Masonry Bees in the boxes on the fence behind the pond were active in the spring and early summer although they haven’t been seen for a while.  Many of the holes in the bee boxes are stopped up so we’re hoping there may be babies incubating.  Hopefully if there is permanent water in this area, frogs and or newts may be tempted to set up home or at least visit. That’s a lot of ‘hopefullys’ but that’s a bit like gardening: a lot of hard work and plenty of hoping.

We have also attracted regular ladybirds and caterpillars in this area and the twisted willow seems to be thriving.

Encouraging larger wildlife and our feathered friends

We have several bird boxes – not sure if any are being used yet but as already mentioned we are competing with the natural habitat next door.  Hopefully as our trees grow and mature, providing both shelter and food, the garden will be more inviting.

Likewise the hedgehog doors may well be used but it’s hard to tell.  There are no signs that the hedgehog hide has been occupied but again it’s early days.  There are now log piles and shady places so we could have visitors sleeping the day away.  It would be great to have a night camera as we could see any nocturnal visitors.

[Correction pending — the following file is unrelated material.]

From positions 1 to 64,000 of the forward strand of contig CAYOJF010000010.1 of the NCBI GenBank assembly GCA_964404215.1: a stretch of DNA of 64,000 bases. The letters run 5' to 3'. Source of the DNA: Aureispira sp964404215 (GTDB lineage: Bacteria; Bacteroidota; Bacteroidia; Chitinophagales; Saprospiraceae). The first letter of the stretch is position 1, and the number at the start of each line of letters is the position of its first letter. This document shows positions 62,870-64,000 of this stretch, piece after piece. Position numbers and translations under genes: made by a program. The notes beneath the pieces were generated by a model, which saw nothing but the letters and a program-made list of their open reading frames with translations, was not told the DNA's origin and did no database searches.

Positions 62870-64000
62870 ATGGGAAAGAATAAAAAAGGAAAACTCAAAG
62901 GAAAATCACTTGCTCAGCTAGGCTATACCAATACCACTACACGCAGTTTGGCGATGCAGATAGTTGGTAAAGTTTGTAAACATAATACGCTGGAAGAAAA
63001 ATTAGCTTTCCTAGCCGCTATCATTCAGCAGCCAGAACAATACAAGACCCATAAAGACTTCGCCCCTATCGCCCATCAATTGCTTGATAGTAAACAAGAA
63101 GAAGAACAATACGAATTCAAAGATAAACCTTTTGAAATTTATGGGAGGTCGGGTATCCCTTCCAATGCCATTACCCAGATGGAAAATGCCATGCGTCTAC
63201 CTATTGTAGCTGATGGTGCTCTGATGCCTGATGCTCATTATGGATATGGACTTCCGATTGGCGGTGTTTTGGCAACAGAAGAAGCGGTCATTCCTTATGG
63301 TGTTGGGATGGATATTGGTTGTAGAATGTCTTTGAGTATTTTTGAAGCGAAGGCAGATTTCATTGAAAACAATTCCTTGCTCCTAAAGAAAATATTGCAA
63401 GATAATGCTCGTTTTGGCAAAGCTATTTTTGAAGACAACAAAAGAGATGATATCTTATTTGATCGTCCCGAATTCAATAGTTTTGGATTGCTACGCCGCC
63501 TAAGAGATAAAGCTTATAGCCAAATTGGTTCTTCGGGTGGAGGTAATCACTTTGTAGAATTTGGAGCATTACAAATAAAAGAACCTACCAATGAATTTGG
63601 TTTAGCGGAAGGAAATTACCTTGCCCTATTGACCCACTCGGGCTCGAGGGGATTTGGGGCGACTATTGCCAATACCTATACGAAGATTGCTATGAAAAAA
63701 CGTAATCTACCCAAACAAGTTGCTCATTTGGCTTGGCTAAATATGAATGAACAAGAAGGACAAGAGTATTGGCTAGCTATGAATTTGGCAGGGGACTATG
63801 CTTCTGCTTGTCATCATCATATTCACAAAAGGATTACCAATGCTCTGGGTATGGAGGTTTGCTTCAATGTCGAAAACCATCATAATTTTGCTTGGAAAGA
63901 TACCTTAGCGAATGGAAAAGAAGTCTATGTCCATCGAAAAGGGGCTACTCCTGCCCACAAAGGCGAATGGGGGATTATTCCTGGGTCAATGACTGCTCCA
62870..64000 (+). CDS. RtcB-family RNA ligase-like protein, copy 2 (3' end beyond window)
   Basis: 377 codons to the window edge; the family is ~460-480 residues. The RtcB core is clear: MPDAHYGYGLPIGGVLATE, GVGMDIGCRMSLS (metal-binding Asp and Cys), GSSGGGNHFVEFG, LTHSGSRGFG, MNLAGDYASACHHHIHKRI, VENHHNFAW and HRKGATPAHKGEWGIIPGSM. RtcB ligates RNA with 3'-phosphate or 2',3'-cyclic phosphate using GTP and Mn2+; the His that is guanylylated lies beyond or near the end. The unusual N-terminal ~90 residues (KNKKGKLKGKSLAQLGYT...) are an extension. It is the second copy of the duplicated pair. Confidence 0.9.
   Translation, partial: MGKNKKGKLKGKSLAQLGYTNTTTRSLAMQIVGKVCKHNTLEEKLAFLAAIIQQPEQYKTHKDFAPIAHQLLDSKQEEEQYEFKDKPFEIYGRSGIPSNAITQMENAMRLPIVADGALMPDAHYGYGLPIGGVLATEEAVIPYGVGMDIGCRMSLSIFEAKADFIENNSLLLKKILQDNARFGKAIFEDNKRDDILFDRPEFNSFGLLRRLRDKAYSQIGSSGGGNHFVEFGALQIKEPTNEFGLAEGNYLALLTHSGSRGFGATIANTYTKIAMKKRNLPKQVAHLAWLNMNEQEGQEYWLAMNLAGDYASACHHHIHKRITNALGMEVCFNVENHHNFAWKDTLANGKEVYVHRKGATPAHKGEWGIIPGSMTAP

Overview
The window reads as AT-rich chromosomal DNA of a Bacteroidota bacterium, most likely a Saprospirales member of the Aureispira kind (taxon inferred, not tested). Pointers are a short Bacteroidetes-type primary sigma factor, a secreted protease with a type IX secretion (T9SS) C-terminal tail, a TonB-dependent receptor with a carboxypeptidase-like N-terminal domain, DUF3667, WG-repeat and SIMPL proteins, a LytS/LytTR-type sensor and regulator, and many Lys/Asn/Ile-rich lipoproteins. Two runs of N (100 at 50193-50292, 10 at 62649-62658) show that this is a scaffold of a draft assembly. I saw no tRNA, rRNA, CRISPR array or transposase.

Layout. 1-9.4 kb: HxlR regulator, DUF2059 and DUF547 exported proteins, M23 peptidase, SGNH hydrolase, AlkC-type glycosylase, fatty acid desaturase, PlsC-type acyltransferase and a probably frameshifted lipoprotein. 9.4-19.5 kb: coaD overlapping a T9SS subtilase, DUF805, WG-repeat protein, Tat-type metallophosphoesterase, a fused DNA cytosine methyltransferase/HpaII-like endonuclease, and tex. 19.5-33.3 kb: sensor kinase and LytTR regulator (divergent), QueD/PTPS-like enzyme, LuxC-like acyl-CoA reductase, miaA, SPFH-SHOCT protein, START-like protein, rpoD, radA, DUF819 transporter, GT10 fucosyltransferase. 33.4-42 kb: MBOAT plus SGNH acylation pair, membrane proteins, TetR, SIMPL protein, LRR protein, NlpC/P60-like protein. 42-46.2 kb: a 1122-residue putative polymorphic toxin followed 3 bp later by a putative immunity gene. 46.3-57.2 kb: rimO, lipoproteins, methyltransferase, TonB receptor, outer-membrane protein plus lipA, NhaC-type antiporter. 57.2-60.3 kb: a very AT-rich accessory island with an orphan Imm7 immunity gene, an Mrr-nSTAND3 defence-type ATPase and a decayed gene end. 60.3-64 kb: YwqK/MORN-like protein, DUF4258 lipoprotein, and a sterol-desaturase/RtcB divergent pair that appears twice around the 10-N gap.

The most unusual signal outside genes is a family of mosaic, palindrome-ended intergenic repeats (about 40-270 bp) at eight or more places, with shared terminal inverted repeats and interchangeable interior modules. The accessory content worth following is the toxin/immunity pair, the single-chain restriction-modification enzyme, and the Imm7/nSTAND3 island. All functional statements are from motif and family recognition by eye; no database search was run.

On a general note, we continue to plant for wildlife: trees and shrubs that have berries, soft fruits, flowers to attract insects and butterflies and eventually when the hazels grow – nuts.

Finally, not sure if this counts as biodiversity but our compost heaps are settling in and although the mix isn’t right yet, there are worms which is always a good sign.  We also have three water butts, collecting and recycling rainwater.

-Pam Coull

We have just set up a BBOWT camera trap in the garden, to see if we have night time visitors.- more updates coming soon!